Tuesday, January 29, 2013

Creative Writing Inspired by Benediction's Transcend the Rubicon

Click to get a better look at my inspiration.
Sometimes I just let my mind run wild. The creative writing class I am currently enrolled in seemed like a great excuse to craft a story from one of my favorite album covers, Benediction's Transcend the Rubicon. No doubt my professor will think I am totally nuts when he reads my story, but I am fairly happy with the final product that oozes imagery and hopefully lands me good marks. On second thought, he is a pretty enthusiastic guy about anything imaginative, so this will likely be right up his alley. In any case, let your mind wander like I did, and enjoy the concoction that is my brain.


Following a river, I hiked through the murky, hazy depths of the lost city assigned as an exploration site for my current archeology project. The area looked somewhat familiar with its sinister, idolized structures looming over each step I took, but I pressed onward, despite the fact that I was uncertain of where I was going. Glancing at my map, my path would supposedly twist, cross, and turn around a plethora of buildings--as a bridge was my final destination--but the labyrinth-like trail grew more and more confusing the further I made my way into the forgotten metropolis. 

Thursday, January 24, 2013

The Metal Advisor Interviews Mike Roberts of Bleed the Freaks

Looks like you guys have some pretty big names in your band--how did Mike (ex-Misery) and Will (ex-an earlier incarnation of Cannibal Corpse) meet? Or, rather, did the band's formation require a collective effort from all its members? To be honest, it seems like there is a great mixture of guys in this band.

Mike: Well, Jamey and I were in Misery together. We had that band for a few years and it ran its course. After kids and some family losses, we started to put the pieces back together. We found a drummer and started writing the material that is on the album. We needed a vocalist, so we reached out on Craigslist and found Will Rule, who was reluctant to play in any band, but the chemistry really felt right.  The last piece of the puzzle was finding a lead guitarist. We did the Craigslist thing again, thinking we were listing it in San Francisco, but, by accident, we posted it in the Sacramento listings, which happens to be were Zak is at.  He saw the add, checked out some songs, and contacted us the next day. Now here we are!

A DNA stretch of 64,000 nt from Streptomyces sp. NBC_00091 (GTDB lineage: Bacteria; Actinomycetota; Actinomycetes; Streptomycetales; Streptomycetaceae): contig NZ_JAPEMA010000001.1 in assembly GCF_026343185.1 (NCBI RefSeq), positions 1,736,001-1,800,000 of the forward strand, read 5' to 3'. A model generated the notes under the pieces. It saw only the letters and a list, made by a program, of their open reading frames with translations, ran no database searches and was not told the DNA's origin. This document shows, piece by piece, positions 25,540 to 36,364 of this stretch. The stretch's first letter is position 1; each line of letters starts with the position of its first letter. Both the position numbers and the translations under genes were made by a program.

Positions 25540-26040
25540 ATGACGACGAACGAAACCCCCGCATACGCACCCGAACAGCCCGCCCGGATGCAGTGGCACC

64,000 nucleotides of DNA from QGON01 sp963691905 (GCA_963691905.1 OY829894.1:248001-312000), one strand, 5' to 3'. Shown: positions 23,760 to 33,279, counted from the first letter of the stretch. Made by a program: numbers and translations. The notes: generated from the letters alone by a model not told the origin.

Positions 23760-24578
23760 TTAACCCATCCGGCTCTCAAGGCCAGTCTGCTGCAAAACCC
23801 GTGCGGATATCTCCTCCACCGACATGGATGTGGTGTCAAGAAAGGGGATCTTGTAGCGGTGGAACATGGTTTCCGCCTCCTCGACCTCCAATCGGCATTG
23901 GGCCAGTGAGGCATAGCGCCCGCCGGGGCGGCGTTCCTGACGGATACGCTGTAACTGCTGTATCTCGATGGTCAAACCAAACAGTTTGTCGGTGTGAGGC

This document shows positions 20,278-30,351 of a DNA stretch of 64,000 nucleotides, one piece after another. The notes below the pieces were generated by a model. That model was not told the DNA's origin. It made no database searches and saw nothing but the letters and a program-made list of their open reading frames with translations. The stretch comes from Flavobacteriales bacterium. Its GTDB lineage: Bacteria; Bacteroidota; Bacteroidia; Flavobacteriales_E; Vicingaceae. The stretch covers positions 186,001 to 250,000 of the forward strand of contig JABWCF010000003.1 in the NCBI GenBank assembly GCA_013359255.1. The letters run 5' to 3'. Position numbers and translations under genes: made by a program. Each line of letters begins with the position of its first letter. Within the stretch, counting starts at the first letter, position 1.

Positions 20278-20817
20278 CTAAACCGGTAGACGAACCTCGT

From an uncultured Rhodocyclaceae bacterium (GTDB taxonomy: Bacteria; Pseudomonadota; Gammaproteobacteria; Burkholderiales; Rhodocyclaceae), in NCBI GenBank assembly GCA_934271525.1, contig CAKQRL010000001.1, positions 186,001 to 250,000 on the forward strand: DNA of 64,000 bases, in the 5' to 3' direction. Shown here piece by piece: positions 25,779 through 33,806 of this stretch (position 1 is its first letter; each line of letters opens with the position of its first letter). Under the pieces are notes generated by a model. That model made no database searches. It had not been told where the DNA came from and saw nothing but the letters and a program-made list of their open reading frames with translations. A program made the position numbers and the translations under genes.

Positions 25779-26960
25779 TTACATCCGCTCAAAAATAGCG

Has the Bay Area been receptive of Bleed the Freaks? In other words, do you see both old and new metalheads come out to your shows?

Mike: Yes, for the most part it has been great. The Bay Area, as you know, has a huge history for metal, and there is a good vibe with all the bands. We see new fans and some old school fans appreciate our music, so it’s cool.  Our band has a lot of different elements to it. There are some thrash parts, a lot of groove, and a lot of hard rock influences, so there’s a lot for everybody to take in. Overall, it is a good response from everybody.

Your first record, All is Lost, was unleashed last April. Did you have any trouble promoting the record or did you have reasonable success?

Mike: It is all about advertising and getting your music in the right places. We did a couple radio promos that helped, and now we are working hard to get reviews and interviews going. It’s a steady process and a lot of work, but we are gaining momentum. There are a lot of bands out there competing for space in the magazines, so we are very thankful to guys like you for giving us a shot.

Tuesday, January 22, 2013

Katalepsy - Autopsychosis (2013)

Like a firm punch in the gut, Katalepsy return for the first time in nearly six years with their second full-length, Autopsychosis. For a band that was once rooted in garden variety slam death metal, these Russians make their first foray into the brutal realms of the subgenre, punishing with each riff and stringing together line-after-line of distorted textures. Naturally, the act has opted not to drop their lyrical adaptation of a horror movie's gory imagery, but nonetheless remain a better band, delivering each guttural with finesse and relatively clear, semi-discernible lyrics. The end result is a stab at a coherent product however imperfect it may appear at the seams and kicks 2013 off to a good start--both for death metal and metal in general.